By Michael E. Miller
By Ryan Yousefi
By Kyle Munzenrieder
By Sabrina Rodriguez
By Michael E. Miller
By Carlos Suarez De Jesus
By Luther Campbell
By Kyle Munzenrieder
The police picked up the women first. A female officer told me to spread my legs and put my head against a prisoner transport truck that had arrived on the scene. While she frisked me, I repeated that I was a journalist and that my credentials and my notebook were in my black leather backpack nearby. She wasn't interested in the fact that I was a reporter, but did reassure me that my belongings would be waiting for me when I was released.
The officer removed my driver's license and a stack of New Times business cards from my jacket pocket, looked them over, then replaced them. Another officer untied my hiking boots and checked my socks for weapons. Onboard the paddy wagon were others arrested at the same time, the women separated from the men by a metal barrier. The Stewart brothers were there, and young Nate later told me about being frisked by two officers before being loaded onto the van. "One was mean and the other guy was really nice," he recounted. The mean cop ground his heel into Nate's foot and growled in his ear: "Welcome to fucking Miami. How do you like it here?"
Three paddy wagons filled with as many as eight people each finally began speeding toward the Biscayne Boulevard parking lots just south of the Freedom Tower. Here a group of officers waited to fill out arrest reports. "I want you to know I'm not comfortable with this," a ponytailed female officer said to a male officer named Manny, who wore a star-spangled bandanna. She wasn't worried about us; she didn't like the way the reports were shaping up. Manny agreed to a rewrite. At one point another officer complained: "We don't even know what they're charged with. This is so fucking stupid."
Finally the police settled on the following narrative for me and the four guys from Gunnison: "Defendant was observed in the area of NW Nineteenth Street and N. Miami Ave. with a group of individuals which matched description of people who were throwing rocks due to FTAA protests. Defendant was approached and asked to stop and refused. Defendant subsequently taken into custody without incident." None of us, of course, threw any rocks. And all of us instantly stopped when we were told to do so. Still I was slapped with two misdemeanor charges: one count of "failure to obey a lawful command" and one count of "resisting [arrest] w/o violence."
In time we were taken to the Earlington Heights Metrorail station along State Road 112 near NW 22nd Avenue. The parking garage there had been converted into a holding area for FTAA prisoners. Two young activists who'd been arrested with me -- "Porch," a massage therapist who worried about nerve damage because her cuffs were so tight; and a woman I called Houdini, a double-jointed anarchist who taunted police by rotating her arms from behind her back to her front -- were processed quickly because they refused to provide any personal information. They called it "jail solidarity," an act they hoped would clog the court system and give them leverage in having their charges dropped.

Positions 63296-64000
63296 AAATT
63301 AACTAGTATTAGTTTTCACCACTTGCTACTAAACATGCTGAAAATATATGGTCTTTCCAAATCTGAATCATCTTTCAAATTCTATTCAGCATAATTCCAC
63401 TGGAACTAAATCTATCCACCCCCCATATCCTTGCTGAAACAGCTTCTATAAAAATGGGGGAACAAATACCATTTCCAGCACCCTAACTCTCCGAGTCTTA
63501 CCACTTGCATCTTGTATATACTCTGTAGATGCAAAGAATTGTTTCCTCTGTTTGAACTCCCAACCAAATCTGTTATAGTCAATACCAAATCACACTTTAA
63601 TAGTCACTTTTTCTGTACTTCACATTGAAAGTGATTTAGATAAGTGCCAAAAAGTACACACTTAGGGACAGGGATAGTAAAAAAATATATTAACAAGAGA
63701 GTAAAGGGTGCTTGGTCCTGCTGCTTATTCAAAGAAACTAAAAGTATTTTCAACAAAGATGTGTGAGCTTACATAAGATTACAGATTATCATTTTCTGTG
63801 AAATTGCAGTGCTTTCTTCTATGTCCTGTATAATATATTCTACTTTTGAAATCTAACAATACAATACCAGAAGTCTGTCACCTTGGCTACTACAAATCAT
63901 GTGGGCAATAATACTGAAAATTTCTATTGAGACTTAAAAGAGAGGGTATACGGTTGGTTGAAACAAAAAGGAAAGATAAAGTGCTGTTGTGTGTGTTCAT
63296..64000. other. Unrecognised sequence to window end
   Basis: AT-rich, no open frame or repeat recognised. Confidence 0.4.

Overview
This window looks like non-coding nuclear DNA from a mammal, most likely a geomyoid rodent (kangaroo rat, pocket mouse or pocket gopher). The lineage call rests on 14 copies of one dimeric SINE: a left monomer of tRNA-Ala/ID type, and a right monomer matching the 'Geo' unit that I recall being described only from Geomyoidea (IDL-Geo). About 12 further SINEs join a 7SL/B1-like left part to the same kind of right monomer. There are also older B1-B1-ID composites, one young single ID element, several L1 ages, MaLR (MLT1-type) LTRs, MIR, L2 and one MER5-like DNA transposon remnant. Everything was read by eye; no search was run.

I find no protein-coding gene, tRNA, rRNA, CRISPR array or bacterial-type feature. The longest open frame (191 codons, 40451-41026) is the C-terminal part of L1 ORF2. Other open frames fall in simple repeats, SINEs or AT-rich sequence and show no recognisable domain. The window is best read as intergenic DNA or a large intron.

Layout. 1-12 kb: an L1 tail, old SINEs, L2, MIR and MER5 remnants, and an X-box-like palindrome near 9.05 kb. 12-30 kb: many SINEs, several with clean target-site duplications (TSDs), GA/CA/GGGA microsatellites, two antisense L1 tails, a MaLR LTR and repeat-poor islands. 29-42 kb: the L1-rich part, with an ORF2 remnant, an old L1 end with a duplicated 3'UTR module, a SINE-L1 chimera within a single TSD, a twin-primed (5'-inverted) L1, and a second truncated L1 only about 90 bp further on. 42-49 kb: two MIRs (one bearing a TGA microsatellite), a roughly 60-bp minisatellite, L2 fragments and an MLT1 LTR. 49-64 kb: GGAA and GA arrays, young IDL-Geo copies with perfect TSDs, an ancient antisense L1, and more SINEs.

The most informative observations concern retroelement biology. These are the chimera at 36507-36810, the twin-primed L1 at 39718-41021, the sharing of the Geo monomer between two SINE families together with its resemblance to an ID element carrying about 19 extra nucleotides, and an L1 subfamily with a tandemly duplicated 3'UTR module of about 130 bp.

We ended up in a chainlink cage with an Italian girl who was singing the Bob Marley anthem "Get Up, Stand Up (for Your Rights)." Artist Claudia LaBianca knew nothing about the FTAA protests, but with her wild hair, paint-spackled shorts, and unshaven armpits, she could have passed for an anarchist. She and her blond-dreadlocked boyfriend had ventured out from her Overtown studio to visit a friend in an apartment building near Miami Avenue. Without warning police stormed the building, grabbed the pair out of the elevator, and placed them under arrest.
LaBianca noticed Laura Winter sobbing in the cage next door. Winter is a secretary with the United Steelworkers of America who was caught in the dragnet while trying to get back to her hotel. "It's all right," the artist consoled her, then belted out the classic Mexican folk tune "Cielito Lindo": "Ay ay ay ay ay/Sing and don't cry."
When a guard with a handful of plastic cuffs walked down an aisle between the cages, 71-year-old prisoner Bentley Killmon pleaded with him to loosen his handcuffs. Soon everyone in the holding area was chanting: "Change his cuffs! Change his cuffs!" The handcuff man relented. He had Killmon pulled out of the cage and tied on a new pair of cuffs before cutting off the old in case the retired airline pilot from Fort Myers became violent.
One by one we were taken from the cages and processed a second time at a row of card tables manned by Miami-Dade corrections officers, where we were relieved of any possessions left in our pockets. Anyone wearing boots had those removed too, so I slogged around for the rest of the night in my socks. At least the handcuffs were cut off from behind my back and a new pair put on with my hands in front -- although still too tight. Two officers escorted each of us to another paddy wagon.
I was shoved in next to a woman in her early forties who looked more like a nun than an anarchist. She identified herself as Bork and said she works in a soup kitchen in Washington, D.C. Later, in the holding cell, she told me she'd been arrested 27 times in the past three years for actions that ranged from taking over abandoned houses for the homeless in D.C. to chaining herself to the gates of the United Nations, trapping Secretary of State Colin Powell inside for 45 minutes while insisting he could not come out until he made peace in the Middle East.